By Shirley M. Ikehara – Have you ever entered the New Year financially strapped because you spent more than you intended to over the holidays? If so, you’re not alone. The good news is that there are steps you can take today to help avoid “paying the piper” when the credit card bills arrive in January.
- Write down the names of everyone on your gift list. This includes family members, friends, business associates, household service providers and so on. It may be helpful to create your list after you’ve determined how much you’re comfortably willing to spend on gifts this year. This way, you can keep your list controlled to a certain number of people and be more critical of those gifts that may not be crucial.
- Set a budget and stick to it. Assign an affordable dollar amount to each recipient category, for example your spouse, parents, nieces and nephews and children. If something they desire costs more than what you’ve budgeted, ask someone else to go in on the gift with you or give the recipient a gift certificate that they can apply toward the item they desire.
- Discuss your approach to holiday spending with your spouse, significant other or partner. If your money personalities and approach to holiday gifts differs greatly, look for common ground and agree to compromise to enable you to stay on track financially. If you’re worried your partner will spend too much from your shared account, talk about how overspending over the short-term on the holidays will affect your day-to-day finances and long-term goals.
- Comparison shop for the best price. Thanks to the Internet and mobile device scanners, comparison shopping is quick and easy — and well worth your time. If you’re making an online purchase, take a moment to search for coupon codes for the site you’re purchasing from. Doing so can amount to some savings. Also, if free shipping isn’t available, see if there’s a free “ship to store” option to help stretch your holiday dollars.
- Check out your local dollar store. You can often find high quality gift bags, bows, ribbon and tissue paper for cheap. If possible, go earlier in the season when the selection is at its best.
- Control holiday party costs. Gifts aren’t the only expense during the holiday season. Parties are another, especially if you host one. To help reduce costs, send out electronic invitations and host the event with a friend to split the costs. It also helps to keep the menu simple – and ask others to bring something to share. If you’re serving alcohol, offer a signature drink instead of stocking a full bar or ask guests to bring a bottle of their favorite wine.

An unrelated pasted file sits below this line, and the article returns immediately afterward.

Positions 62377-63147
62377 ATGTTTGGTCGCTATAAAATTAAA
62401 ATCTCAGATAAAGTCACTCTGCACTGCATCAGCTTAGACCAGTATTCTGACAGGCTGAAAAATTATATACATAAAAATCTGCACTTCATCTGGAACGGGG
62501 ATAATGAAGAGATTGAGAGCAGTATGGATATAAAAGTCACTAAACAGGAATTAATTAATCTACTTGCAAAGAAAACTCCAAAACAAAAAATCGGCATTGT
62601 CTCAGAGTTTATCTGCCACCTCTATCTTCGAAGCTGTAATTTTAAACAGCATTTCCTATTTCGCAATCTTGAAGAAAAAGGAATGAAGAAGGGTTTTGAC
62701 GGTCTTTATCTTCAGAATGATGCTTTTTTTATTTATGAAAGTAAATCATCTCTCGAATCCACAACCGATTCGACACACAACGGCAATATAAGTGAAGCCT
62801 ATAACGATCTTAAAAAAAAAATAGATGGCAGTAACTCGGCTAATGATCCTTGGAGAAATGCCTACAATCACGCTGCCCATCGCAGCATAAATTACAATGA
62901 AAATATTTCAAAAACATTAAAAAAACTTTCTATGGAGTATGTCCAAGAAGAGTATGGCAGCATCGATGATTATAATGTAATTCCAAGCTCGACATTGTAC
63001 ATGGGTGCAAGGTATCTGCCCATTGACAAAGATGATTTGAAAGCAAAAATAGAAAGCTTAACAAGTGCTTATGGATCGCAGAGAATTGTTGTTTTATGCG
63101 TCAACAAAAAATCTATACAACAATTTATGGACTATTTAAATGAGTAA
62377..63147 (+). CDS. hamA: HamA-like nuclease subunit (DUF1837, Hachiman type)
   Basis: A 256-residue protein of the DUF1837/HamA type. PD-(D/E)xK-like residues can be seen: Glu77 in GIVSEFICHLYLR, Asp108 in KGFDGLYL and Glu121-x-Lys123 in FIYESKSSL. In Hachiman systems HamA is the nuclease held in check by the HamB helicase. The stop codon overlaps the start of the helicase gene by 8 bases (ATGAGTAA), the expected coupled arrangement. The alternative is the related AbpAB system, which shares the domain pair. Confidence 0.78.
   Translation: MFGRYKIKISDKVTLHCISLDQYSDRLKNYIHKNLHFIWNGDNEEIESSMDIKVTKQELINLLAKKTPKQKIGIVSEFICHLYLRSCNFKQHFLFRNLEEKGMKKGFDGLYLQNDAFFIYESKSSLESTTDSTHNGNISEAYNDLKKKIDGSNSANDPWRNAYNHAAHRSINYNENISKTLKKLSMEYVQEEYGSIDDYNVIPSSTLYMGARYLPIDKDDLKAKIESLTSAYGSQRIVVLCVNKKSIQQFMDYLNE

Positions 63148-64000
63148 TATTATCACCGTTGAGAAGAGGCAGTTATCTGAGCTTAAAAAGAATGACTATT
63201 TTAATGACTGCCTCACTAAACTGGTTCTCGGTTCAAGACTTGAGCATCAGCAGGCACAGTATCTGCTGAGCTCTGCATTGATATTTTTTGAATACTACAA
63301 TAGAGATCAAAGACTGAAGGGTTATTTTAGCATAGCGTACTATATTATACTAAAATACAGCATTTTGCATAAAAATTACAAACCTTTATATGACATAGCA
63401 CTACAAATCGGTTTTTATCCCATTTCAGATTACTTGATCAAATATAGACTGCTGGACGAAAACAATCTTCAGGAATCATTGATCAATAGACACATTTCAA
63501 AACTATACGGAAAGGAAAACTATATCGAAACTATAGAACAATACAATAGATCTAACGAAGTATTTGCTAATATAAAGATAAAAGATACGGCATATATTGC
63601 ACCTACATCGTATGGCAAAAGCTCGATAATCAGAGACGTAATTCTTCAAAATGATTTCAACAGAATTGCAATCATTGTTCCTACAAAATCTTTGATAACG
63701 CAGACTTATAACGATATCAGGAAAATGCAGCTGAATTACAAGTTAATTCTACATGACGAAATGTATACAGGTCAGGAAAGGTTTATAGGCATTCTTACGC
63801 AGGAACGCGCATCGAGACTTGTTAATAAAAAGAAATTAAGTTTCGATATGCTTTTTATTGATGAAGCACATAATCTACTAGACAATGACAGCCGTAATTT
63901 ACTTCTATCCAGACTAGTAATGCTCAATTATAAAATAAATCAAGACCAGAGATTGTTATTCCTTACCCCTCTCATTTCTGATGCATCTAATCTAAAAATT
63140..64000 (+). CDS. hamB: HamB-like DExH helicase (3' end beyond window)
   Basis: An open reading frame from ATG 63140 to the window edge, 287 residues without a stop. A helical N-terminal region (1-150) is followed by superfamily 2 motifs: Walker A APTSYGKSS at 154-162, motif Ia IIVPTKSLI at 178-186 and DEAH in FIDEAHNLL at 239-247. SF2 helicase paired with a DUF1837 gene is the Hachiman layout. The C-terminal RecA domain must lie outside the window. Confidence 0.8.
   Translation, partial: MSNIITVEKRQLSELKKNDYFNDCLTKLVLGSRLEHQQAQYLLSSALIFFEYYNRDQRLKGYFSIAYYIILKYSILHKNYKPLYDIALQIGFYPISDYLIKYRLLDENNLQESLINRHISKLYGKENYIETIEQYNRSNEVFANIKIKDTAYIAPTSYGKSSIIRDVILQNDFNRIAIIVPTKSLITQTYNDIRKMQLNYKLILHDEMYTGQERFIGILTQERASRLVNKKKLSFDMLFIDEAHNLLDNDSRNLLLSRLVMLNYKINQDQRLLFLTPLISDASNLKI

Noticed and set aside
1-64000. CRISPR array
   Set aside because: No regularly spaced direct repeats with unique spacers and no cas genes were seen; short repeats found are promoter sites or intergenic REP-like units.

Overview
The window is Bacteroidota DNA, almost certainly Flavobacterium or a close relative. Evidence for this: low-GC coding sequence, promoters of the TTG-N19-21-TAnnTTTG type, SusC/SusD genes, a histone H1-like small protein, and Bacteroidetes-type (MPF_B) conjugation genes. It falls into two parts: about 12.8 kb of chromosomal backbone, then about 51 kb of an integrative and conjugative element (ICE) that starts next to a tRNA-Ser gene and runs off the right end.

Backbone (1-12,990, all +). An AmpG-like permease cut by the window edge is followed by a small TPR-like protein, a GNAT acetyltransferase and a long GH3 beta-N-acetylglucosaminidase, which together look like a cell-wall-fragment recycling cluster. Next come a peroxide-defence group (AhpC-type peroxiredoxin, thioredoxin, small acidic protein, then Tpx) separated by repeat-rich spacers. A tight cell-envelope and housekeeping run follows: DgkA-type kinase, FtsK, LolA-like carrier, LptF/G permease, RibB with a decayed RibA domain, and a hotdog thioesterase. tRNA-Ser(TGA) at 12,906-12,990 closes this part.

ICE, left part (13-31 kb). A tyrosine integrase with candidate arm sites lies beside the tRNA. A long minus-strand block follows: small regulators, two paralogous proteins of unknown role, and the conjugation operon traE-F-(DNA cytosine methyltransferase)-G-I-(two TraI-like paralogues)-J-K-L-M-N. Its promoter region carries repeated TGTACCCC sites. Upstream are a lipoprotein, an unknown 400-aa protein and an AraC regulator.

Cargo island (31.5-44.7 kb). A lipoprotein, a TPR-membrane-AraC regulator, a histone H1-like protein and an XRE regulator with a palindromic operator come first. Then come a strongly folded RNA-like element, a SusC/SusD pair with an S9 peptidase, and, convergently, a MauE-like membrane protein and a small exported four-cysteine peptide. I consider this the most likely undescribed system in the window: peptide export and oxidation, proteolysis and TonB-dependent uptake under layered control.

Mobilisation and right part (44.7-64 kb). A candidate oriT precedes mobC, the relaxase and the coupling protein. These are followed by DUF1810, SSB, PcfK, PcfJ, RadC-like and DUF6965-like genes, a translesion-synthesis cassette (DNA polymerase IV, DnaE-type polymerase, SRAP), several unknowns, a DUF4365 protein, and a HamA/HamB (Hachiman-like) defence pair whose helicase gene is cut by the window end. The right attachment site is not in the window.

- Keep your holiday receipts together. This makes it easier for you to track your expenses and stay within your budget. It also makes it easy to locate a receipt if you find an item at a significantly lower price elsewhere and want to return or exchange your original purchase.
Staying on track with your finances during the holidays is all about being realistic about what you can afford. It may be tempting to overspend, but it’s important to think about the impact that doing so may have on your overall financial situation. Consider working with a financial advisor who can help you save money during the holiday season and throughout the year so you can work towards your short- and long-term financial goals.
Shirley Ikehara, CFP®, CFS®, CRPC®, is a Financial Advisor (and CERTIFIED FINANCIAL PLANNER practitioner™) with the practice of Shirley Ikehara & Associates at Ameriprise Financial Services, Inc. in Honolulu, Hawaii. She specializes in fee-based financial planning and asset management strategies and has been in practice for 18 years.